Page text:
Double inversion recovery sequence

Last revised by Elmira Hassanzadeh on 29 Nov 2021

Double inversion recovery (DIR) is an inversion recovery MRI pulse sequence that uses two different inversion pulses. The technique can be used to suppress signal from two different tissues or to suppress signal that moved between the two pulses.

In the first instance, used in neuroimaging, two inversion times are selected to suppress signal from cerebrospinal fluid (e.g. TI1 = 2000-3000 ms before readout) and from white matter (e.g. TI2 = 450 ms before readout). On T2 weighted images, this method increases the conspicuity of white matter plaques in multiple sclerosis. It is useful to help estimate lesion load, differentiate juxtacortical from mixed grey matter-white matter plaques, and detect infratentorial or spinal cord lesions.

In the second instance, used in cardiovascular imaging, two inversion pulses are generated in close temporal proximity near the null point for blood (e.g. TI = 650 ms), but the first is nonselective while the second is slice selective. The first pulse inverts the magnetization in the entire volume and the second returns positive magnetization in the slice imaged. By the time the readout occurs, blood that had inverted magnetization has moved into the imaged slice and appears dark. This is a method of "black blood" or "dark blood" imaging. It is useful to improve the conspicuity of lesions in the vessel wall or myocardium.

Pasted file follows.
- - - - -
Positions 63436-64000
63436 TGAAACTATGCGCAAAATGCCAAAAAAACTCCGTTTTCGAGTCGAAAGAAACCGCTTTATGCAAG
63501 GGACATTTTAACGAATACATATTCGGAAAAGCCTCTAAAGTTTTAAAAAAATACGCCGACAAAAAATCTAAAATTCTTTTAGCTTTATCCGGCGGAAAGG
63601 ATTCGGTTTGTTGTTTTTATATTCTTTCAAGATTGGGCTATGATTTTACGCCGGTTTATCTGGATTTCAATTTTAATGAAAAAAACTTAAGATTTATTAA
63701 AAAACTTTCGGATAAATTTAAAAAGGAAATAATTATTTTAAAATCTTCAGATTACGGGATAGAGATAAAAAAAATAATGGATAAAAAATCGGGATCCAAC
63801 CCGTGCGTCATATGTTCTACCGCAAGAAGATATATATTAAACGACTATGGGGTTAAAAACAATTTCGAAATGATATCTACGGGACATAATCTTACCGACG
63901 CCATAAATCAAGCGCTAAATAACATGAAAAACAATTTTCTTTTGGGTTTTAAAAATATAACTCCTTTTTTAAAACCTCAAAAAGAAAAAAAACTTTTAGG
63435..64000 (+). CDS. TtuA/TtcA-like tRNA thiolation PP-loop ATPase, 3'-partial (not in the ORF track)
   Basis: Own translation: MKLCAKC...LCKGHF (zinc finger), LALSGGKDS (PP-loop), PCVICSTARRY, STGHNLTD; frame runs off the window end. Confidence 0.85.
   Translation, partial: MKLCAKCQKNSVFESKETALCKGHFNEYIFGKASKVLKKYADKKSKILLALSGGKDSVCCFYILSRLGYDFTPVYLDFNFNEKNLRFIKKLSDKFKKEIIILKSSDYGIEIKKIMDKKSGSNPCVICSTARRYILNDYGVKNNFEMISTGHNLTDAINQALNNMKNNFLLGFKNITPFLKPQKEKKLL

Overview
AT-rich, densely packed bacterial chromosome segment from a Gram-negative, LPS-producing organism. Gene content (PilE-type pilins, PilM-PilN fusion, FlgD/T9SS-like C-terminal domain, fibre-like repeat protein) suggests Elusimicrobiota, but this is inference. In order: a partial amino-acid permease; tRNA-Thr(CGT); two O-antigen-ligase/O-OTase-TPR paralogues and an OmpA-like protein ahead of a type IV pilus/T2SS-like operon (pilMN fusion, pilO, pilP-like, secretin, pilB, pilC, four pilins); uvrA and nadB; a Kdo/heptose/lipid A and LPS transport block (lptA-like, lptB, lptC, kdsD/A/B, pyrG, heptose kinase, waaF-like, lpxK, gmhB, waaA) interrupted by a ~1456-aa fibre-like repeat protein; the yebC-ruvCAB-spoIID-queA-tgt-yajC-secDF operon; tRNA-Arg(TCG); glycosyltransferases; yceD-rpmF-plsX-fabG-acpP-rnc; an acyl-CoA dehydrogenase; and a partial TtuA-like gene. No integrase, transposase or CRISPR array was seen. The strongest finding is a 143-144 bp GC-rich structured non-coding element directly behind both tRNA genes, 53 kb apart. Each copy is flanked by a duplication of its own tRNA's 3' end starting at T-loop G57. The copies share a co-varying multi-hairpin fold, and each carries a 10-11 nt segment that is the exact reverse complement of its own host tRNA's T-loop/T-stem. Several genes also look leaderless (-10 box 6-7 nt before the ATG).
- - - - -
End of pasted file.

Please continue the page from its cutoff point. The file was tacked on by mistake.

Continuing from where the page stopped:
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Cases and figures

  • Case 1: multiple sclerosis in DIR
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